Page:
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Chapter III

Part A
"If I let you into my life..." 

Part B
Sustaining Longer Stories


Part C
Coming Soon!

Part D

Coming Soon!
 
Part E
Coming Soon!

Chapter III Review
Resources and tools

REMOVE - Welcome Home Primo--   Painting by Gwynne Duncan (1).jpg

Chapter III, Part A

"If I let you into my life..."

Slowing down, taking stock to prepare for the longer journey

There is something magical about the early weeks of daring each writer to create a Page One Moment and a first scene or two. 

 

However, engaging each group member in deepening and building on these moments, to continue the journey is a very different story.  This is true whether the participants are working for three to six weeks to write about a particular memory that needs to be told, or developing book-length projects over years of incarceration or within a community setting.  This chapter will take you through an exploration of different options and skills sets that are bound to come up as you, as the facilitator will make certain decisions as to your expectations and goals.

 

  • Are you invested in people having a finished product at the end of your workshop series?

  • Or would you prefer to have people give their all to each stage of the work, regardless of whether they are near the end of their writing journey when a time-bound workshop series draws to a close?  

    • We have had the experience of having people start projects that are interrupted, continuing or returning years later, precisely because so much time has been devoted to building momentum and power.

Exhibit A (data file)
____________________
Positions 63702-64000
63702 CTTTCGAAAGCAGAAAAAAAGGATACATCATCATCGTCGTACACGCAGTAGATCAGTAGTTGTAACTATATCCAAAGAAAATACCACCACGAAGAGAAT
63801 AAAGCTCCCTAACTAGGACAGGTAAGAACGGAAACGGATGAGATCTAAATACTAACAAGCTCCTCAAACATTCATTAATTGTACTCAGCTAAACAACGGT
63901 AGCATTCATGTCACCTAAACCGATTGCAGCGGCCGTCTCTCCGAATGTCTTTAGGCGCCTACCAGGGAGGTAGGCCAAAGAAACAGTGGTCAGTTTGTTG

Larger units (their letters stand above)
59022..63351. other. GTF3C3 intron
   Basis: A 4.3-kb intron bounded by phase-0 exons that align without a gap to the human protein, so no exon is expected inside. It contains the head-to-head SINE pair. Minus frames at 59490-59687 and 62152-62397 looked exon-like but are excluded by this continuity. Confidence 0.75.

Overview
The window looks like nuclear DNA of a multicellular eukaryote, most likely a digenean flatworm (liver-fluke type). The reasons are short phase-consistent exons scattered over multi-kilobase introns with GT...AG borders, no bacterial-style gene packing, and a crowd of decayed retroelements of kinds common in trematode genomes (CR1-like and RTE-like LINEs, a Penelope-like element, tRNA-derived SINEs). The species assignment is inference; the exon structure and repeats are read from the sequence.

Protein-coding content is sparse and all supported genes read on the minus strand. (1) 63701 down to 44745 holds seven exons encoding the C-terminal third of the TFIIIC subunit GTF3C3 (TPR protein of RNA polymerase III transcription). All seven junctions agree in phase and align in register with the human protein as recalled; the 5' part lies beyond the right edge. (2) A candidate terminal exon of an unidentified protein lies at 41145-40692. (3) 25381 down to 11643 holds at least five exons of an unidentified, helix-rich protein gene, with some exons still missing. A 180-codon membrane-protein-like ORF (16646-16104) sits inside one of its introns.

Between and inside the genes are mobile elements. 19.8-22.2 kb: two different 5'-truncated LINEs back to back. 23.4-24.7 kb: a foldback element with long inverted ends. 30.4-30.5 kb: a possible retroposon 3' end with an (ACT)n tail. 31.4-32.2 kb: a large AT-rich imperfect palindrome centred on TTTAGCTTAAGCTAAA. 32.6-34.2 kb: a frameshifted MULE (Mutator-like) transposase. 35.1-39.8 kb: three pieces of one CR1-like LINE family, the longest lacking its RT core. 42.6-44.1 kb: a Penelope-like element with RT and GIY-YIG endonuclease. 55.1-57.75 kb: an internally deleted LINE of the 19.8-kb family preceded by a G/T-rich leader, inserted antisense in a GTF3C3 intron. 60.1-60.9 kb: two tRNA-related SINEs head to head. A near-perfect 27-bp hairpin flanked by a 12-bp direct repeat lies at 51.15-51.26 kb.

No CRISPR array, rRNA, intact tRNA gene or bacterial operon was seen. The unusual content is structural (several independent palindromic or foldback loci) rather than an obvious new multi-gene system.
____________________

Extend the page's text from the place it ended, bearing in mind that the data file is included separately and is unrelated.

• In cases where people have been sent upstate to serve long sentences, the unfinished manuscripts, written in jail-approved pebble notebooks without springs, become a lifeline.

    • In cases where people are released to the streets or their notebooks are confiscated, their memory of their stories in depth often sends them back to our organization many years later. 

    • So the fact that they don’t rush to finish their project is a blessing in disguise.   

  • Are you working with an ongoing program?  (Note that often in prison or jail-based settings or with re-entry or probation programming, workshop offerings are incorporated for years on end.  In this case you will have some people who would like to have their work remain open-ended, while others are product driven.  

 

This chapter is designed to help you deal with both possibilities at once.  We refer you to look Part C of Chapter II, “What to do when people are in different stages of the writing.” 

 

Regardless of how you have answered these three questions, the overarching goal is to help every writer to develop the skills sets, along with the internal and external agreement to keep going in a deliberate enough way to recapture what happened in the past in a way that will be compelling to the Stranger/ Reader, while providing the writer with new lenses and insights, every step of the way. 

Deeper Dives and Dangerous Spaces

Counter-Intuitive Answers to Working with the Judge both within and without

If I let you into my story, will you promise not to judge?  

 

As you ask yourself this question in your dual role of workshop facilitator and Imaginary Stranger/Reader, we invite you to sit back and watch this video and let your mind wander back into the time of Herstory’s beginnings from which it continues echo” 

 

Do you see how the story openers themselves are fast forwarding a new stranger into a place beyond judgment into wanting to be invited in?  They are fast forwarding us into a place of wanting more, which is where our chapter on sustaining our stories towards new places of healing, understanding, and restoration must begin.

 

Is that command, to promise not to judge realistic?  Or is it coming from a deeper place, for which there might be other solutions, if we truly let the Stranger/ Reader into even our darkest moments?

 Stay tuned for a special video response from Judge Fernando Camacho about what actual judges are seeking to find in a story when they are making the decisions that will affect people's lives.  

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